“What has gone on is not acceptable. It’s our job, it’s my job as the head coach to make sure we’re getting back on track.”

Bjork on how important a role WKU’s 2011 recruiting class played in the decision to retain McDonald and staff:

“I’ve gotten to know all of them, some better than others. It’s a factor for sure when you retain a staff because you want the best program possible. Three years was too short of a circuit – and the recruiting class coming in is high level, it’s energized and it has formed a unique bond. If you follow Derrick Gordon on Twitter – he’s Mr. Positive. George Fant is the same way.

“That was a factor, but it’s overall continuity of the program – three years is not a big enough window to judge a full body of work.”

McDonald on limiting the massive roster turnover WKU has suffered from during his tenure:

“One thing that helps is when you know kids. The more of a relationship you have with them, the more you know what you’re getting. A lot of these kids coming in, we’ve known for three years. Derrick Gordon, coach (Lawrence) Brenneman has known his family for six. When you know kids and you know what’s coming in, you have a much better feel for what the challenges of that particular prospect are going to be.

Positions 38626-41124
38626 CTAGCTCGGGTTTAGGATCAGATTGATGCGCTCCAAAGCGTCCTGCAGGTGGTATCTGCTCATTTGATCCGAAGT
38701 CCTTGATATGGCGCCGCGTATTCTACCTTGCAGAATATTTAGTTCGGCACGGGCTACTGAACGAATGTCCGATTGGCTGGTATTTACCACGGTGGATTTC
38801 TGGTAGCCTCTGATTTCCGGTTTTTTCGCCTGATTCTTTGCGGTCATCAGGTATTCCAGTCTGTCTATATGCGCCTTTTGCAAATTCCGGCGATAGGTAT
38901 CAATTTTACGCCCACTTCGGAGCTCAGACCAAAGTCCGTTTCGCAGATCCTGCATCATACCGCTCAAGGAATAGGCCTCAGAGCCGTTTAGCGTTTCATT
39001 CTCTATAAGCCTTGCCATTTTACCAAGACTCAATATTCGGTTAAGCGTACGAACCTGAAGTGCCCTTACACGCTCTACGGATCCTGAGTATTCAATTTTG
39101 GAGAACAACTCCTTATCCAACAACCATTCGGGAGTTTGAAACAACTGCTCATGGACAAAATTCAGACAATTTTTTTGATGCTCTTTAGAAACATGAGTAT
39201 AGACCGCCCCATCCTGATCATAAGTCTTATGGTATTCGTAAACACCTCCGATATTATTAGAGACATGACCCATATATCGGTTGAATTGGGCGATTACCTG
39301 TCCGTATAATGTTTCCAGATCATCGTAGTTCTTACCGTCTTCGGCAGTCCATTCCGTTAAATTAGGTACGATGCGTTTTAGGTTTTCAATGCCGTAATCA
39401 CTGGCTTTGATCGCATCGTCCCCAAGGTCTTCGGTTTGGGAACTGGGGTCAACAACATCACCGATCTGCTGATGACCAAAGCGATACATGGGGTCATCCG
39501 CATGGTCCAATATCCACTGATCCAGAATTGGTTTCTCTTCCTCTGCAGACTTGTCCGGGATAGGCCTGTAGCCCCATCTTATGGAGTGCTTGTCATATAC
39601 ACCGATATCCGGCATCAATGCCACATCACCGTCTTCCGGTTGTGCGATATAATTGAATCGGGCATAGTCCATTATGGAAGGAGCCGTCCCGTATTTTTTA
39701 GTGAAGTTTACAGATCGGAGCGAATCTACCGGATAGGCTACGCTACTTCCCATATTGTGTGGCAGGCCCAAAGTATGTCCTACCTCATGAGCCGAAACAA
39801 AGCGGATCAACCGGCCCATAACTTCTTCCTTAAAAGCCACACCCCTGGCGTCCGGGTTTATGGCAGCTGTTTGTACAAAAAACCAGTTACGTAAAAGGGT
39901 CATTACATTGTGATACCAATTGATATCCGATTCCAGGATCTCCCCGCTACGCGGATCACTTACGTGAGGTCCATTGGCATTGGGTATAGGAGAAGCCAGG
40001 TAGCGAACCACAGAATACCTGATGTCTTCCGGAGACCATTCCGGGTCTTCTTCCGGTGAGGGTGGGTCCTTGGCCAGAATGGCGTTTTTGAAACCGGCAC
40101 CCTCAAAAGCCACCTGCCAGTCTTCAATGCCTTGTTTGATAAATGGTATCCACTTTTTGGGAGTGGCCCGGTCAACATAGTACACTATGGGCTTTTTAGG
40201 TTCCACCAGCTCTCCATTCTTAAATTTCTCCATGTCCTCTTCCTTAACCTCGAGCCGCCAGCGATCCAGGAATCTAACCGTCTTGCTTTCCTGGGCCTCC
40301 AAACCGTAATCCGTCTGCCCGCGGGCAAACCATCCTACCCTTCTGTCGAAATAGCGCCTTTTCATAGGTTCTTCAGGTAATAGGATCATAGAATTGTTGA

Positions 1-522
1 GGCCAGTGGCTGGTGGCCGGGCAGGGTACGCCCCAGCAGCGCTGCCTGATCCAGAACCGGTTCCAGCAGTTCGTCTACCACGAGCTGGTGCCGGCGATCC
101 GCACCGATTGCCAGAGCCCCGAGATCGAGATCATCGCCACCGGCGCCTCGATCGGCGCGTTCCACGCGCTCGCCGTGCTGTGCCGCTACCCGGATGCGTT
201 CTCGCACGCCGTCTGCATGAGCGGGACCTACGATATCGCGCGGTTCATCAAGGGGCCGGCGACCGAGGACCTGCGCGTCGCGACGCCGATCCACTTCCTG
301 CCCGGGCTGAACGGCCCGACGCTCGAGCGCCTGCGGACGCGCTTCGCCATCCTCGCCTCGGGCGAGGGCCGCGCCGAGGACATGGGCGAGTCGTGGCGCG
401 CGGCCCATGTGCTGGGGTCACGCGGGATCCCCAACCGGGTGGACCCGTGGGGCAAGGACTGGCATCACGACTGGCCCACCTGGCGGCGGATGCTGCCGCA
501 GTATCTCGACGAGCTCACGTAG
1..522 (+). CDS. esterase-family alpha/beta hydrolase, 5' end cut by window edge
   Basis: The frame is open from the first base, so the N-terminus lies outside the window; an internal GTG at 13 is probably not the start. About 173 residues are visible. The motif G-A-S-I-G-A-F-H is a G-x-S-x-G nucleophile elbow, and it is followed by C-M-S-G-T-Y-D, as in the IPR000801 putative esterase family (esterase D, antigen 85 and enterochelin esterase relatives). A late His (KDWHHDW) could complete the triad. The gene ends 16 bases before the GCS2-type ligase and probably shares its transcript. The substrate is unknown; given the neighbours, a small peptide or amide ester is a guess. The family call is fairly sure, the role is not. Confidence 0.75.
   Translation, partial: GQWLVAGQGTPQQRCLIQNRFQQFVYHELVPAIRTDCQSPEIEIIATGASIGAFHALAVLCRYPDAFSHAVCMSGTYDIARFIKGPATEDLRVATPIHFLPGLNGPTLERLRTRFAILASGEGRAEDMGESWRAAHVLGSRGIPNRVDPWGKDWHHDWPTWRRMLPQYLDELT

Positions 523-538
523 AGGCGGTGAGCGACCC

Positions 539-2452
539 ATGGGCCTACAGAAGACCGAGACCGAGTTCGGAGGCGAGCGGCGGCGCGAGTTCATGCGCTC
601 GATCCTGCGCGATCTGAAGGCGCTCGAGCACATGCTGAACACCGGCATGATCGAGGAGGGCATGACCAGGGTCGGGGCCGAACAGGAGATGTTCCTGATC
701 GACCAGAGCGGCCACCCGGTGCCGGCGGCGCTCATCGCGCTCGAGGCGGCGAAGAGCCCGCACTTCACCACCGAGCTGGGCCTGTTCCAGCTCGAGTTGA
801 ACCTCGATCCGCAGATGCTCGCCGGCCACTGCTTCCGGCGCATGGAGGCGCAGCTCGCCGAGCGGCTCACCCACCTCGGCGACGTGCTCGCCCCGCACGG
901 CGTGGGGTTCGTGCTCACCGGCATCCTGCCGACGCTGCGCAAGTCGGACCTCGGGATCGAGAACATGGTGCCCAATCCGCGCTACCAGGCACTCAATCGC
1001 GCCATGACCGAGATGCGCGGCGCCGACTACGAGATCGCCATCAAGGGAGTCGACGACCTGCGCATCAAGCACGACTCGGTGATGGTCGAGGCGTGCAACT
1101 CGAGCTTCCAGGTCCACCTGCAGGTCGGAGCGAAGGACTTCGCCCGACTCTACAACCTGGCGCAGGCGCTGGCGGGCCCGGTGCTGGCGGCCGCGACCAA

“At times, we have not made the right decisions in recruiting. That stuff is hit and miss sometimes, but that’s the biggest part. You can go down the list of kids that have left and it’s a different reason.

“We have to mentor these kids to understand that value of this program. And also it’s important to make them understand that you have to pay your dues a little bit. In society today, it’s ‘what have you done for me lately.’ And that’s part of it. But if there’ s a strong relationship between me, the coaches and the players (that number will improve).”

Bjork added to that: “We’re not saying there is a restriction on players transferring.”

McDonald on how difficult it’s been to hear constant criticism from people in the community, as well as supporters while going through many personal issues – including a divorce – as well as on-court struggles:

“It is difficult. There were times I’d try to talk myself in saying that it’d be Ok and I could handle it and you try to act tough. But it’s not the people that know you that I worry about, the people I’ve known around town for eight years have been very supportive.

“It’s the people that don’t know me, and understandably, they’re quick to judge or look at you with a different eye – and that’s tough. You want to be liked and thought of in a high regard, but it all snowballs once you start doing bad. It’s tough to grow when you’re not doing well as a program.